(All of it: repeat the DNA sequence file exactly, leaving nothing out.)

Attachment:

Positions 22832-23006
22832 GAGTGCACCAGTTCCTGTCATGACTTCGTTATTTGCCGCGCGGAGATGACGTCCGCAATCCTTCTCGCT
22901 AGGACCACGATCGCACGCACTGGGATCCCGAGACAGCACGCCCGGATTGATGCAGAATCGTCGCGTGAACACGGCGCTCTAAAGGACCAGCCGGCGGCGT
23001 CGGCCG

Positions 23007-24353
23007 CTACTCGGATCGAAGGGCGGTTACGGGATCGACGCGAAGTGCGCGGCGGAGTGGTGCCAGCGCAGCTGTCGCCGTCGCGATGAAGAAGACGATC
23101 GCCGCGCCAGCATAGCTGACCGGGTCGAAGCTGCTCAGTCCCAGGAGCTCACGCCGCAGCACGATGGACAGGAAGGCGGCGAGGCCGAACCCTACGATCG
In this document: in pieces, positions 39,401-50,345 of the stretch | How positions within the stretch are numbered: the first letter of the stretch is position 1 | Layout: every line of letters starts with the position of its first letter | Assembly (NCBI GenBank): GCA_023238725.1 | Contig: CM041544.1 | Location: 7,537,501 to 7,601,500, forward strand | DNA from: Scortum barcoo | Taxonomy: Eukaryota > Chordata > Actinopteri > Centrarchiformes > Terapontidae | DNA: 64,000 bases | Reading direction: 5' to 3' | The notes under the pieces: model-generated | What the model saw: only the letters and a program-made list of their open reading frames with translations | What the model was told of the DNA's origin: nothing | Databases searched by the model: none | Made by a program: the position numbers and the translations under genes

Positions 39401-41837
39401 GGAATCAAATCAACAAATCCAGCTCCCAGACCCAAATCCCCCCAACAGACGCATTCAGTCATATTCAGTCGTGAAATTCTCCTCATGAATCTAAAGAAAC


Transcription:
Positions 22832-23006
22832 GAGTGCACCAGTTCCTGTCATGACTTCGTTATTTGCCGCGCGGAGATGACGTCCGCAATCCTTCTCGCT
22901 AGGACCACGATCGCACGCACTGGGATCCCGAGACAGCACGCCCGGATTGATGCAGAATCGTCGCGTGAACACGGCGCTCTAAAGGACCAGCCGGCGGCGT
23001 CGGCCG

Positions 23007-24353
23007 CTACTCGGATCGAAGGGCGGTTACGGGATCGACGCGAAGTGCGCGGCGGAGTGGTGCCAGCGCAGCTGTCGCCGTCGCGATGAAGAAGACGATC
23101 GCCGCGCCAGCATAGCTGACCGGGTCGAAGCTGCTCAGTCCCAGGAGCTCACGCCGCAGCACGATGGACAGGAAGGCGGCGAGGCCGAACCCTACGATCG
In this document: in pieces, positions 39,401-50,345 of the stretch | How positions within the stretch are numbered: the first letter of the stretch is position 1 | Layout: every line of letters starts with the position of its first letter | Assembly (NCBI GenBank): GCA_023238725.1 | Contig: CM041544.1 | Location: 7,537,501 to 7,601,500, forward strand | DNA from: Scortum barcoo | Taxonomy: Eukaryota > Chordata > Actinopteri > Centrarchiformes > Terapontidae | DNA: 64,000 bases | Reading direction: 5' to 3' | The notes under the pieces: model-generated | What the model saw: only the letters and a program-made list of their open reading frames with translations | What the model was told of the DNA's origin: nothing | Databases searched by the model: none | Made by a program: the position numbers and the translations under genes

Positions 39401-41837
39401 GGAATCAAATCAACAAATCCAGCTCCCAGACCCAAATCCCCCCAACAGACGCATTCAGTCATATTCAGTCGTGAAATTCTCCTCATGAATCTAAAGAAAC